The rise of medical technology insurance

In today’s world, healthcare cannot be delivered without medical technology. From rehab or monitoring applications, medical or traditional forms such as blood pressure and heart rate monitors, every person relies upon technology for their medical needs. According to the Medical Technology Association of Australia, in FY2021 there were 135 ASX listed medical technology (medtech) companies in Australia with a market capitalisation of $179 billion. Through COVID-19 the necessity to monitor patients remotely became a critical demand rather than an add value proposition. Now in 2023, the medtech industry is the fastest growing industry, with Australia becoming a world leader in this space.

Regardless of the specific area a medical technology a business operates in, appropriate insurance coverage is critical. The exposures within healthcare and technology are interlaced, creating a complex and diverse risk environment. However, insurance products in this sector are still being developed and management information is limited which in-turn impacts appropriate pricing of the cover.

Risks faced by medical technology companies

Companies that provide medical technology services or products are exposed to the risk of legal actions. Such actions are evolving as technology develops and contractual obligations increase.  Some of these risk areas include:

Bodily injury

Whether it be physical or mental, bodily injury risk is a critical exposure for medtech companies. Traditionally only if a company procures medical malpractice insurance did the bodily injury trigger arising from their professional services. Coupled with this, information technology products (professional indemnity and public & products liability) have an exclusion for bodily injury arising from professional services and/or cyber events. Insurers are also loathe to offer any form of bodily injury under a traditional cyber policy and habitually exclude all forms of bodily injury.

Therefore, it is imperative that bodily injury can be triggered by multiple perils which includes professional indemnity, public and products liability and cyber.  A bespoke programme should cover physical harm resulting from cyber events and system failures in addition to the delivery of healthcare and technological services.

Government and regulatory authorities
Breaches can be pursued on:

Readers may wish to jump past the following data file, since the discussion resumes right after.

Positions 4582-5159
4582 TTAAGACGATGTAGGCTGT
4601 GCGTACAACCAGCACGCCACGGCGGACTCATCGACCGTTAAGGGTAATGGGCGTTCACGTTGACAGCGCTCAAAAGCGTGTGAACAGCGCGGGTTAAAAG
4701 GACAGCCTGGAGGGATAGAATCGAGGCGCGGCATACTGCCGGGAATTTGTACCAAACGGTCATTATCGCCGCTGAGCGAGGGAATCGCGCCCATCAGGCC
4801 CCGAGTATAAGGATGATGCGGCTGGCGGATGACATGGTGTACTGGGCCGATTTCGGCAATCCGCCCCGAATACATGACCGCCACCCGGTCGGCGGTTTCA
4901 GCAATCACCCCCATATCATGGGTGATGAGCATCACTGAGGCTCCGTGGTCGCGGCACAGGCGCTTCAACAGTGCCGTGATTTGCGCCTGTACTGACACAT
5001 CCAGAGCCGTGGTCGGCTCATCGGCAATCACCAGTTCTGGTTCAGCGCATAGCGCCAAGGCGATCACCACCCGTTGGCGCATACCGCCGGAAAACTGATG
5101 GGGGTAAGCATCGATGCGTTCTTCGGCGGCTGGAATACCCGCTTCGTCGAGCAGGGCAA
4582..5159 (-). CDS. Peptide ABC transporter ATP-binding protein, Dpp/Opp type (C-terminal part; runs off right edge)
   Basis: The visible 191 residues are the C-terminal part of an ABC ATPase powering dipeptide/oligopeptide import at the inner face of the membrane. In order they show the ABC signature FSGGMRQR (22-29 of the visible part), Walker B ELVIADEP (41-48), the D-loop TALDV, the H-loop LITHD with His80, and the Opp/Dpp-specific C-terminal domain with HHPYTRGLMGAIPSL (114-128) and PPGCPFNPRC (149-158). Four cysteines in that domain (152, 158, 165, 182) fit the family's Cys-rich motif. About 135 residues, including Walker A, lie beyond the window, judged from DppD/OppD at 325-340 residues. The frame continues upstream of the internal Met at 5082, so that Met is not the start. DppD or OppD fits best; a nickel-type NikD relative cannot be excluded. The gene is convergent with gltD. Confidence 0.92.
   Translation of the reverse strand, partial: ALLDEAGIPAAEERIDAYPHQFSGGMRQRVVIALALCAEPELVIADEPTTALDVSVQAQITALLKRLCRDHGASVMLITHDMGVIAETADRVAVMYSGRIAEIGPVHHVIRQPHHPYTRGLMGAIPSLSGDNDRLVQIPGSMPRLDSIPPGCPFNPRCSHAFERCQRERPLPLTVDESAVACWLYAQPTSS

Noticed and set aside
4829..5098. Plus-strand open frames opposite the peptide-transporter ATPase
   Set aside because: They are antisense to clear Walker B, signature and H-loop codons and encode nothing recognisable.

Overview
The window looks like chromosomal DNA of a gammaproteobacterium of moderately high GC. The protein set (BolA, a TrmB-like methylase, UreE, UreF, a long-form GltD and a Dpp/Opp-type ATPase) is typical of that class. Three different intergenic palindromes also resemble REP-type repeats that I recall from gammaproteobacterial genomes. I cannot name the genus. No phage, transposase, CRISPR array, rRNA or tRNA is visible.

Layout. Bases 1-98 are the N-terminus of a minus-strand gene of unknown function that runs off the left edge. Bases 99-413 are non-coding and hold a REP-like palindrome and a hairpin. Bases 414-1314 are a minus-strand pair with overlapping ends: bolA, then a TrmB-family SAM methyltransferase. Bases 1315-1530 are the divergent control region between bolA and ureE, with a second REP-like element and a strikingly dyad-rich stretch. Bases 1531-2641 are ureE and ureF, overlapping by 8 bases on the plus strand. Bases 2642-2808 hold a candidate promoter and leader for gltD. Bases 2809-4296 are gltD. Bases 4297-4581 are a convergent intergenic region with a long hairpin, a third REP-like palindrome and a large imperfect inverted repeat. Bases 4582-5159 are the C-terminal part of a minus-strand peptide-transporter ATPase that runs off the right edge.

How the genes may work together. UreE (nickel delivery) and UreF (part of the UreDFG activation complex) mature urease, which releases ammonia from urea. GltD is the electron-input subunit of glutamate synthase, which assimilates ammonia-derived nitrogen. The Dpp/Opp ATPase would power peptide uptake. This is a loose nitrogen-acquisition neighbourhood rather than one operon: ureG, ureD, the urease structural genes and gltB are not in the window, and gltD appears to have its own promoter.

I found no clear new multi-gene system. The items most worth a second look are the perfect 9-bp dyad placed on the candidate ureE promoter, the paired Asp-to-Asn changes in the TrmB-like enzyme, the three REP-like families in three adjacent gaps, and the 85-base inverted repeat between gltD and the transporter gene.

1. Privacy Act 1988 (Cth) and the Australia Privacy Principles

  2. Security of Critical Infrastructure Act 2018

  3. Competition and Consumer Act 2010

  4. Therapeutic Goods Act 1989

  5. Works Health and Safety

  6. Environmental, Social and Governance, (ESG) being a company’s conduct in connection with various legislation pertaining to adherence to social and environmental factors as a responsible corporate citizen.
Errors & omissions including performance in products

Technology evolves and changes rapidly. The use of artificial intelligence (AI) coupled with the supply, install and maintenance of such products is a pivotal risk in the digital health arena.  Allegation of errors and omissions in code, intellectual property infringement and breach of confidentiality are some of these risk factors.

Technology product failure is another cumulative exposure thanks to the plethora of applications and wearable technology. These tangible assets that have been altered, manufactured, distributed or installed create a heightened possibility of product failure. See our article on errors & omissions liability here.

Cyber security and privacy

This is a very pertinent exposure for any company in the Australian market. Having a robust cyber and privacy risk framework that is actively monitored and adjusted, is paramount for compliance and overall risk mitigation.

Understanding how the company complies with Australian privacy and data regulations (which are particularly important for healthcare companies given the sensitivity of the information being handled), including data protection is critical to the company’s operation.

Cyber security protocols such as the implementation of multi-factor authentication, simulated phishing attacks, penetration tests and installation of the latest antivirus software are now mandated by many cyber insurers. Company directors must turn their minds to mitigating against these risks to ensure their businesses are “cyber prepared”.  This means a review of their network may be necessary, including its vulnerabilities, the impact to the business if the network is down and any response plans required i.e., policies, procedures and protocols relating to incident response and business interruption. See our product fundamentals article on cyber liability insurance here.

Intellectual property

In order to preserve the identity and asset worth of any digital healthcare company, intellectual property (IP) protection is essential. IP rights violation, including accusations of copyright theft or brand infringement, as well as damages, settlements, and counterclaims, can be very expensive. See our product fundamentals article on intellectual property insurance here.

Development of bespoke insurance products

A tailored insurance policy incorporating insuring agreements for medical malpractice (bodily injury), professional indemnity, public and products liability and cyber ought to be procured for medical technology risk. This obviates issues of contribution and or causation from separate insurers who may ordinarily offer partial cover. This in-turn will lead to issues of demarcation in the event of a claim. Where one insurer underwrites all coverages then this risk is removed.

For further information on what is covered, see our product fundamentals article on medical technology insurance here.

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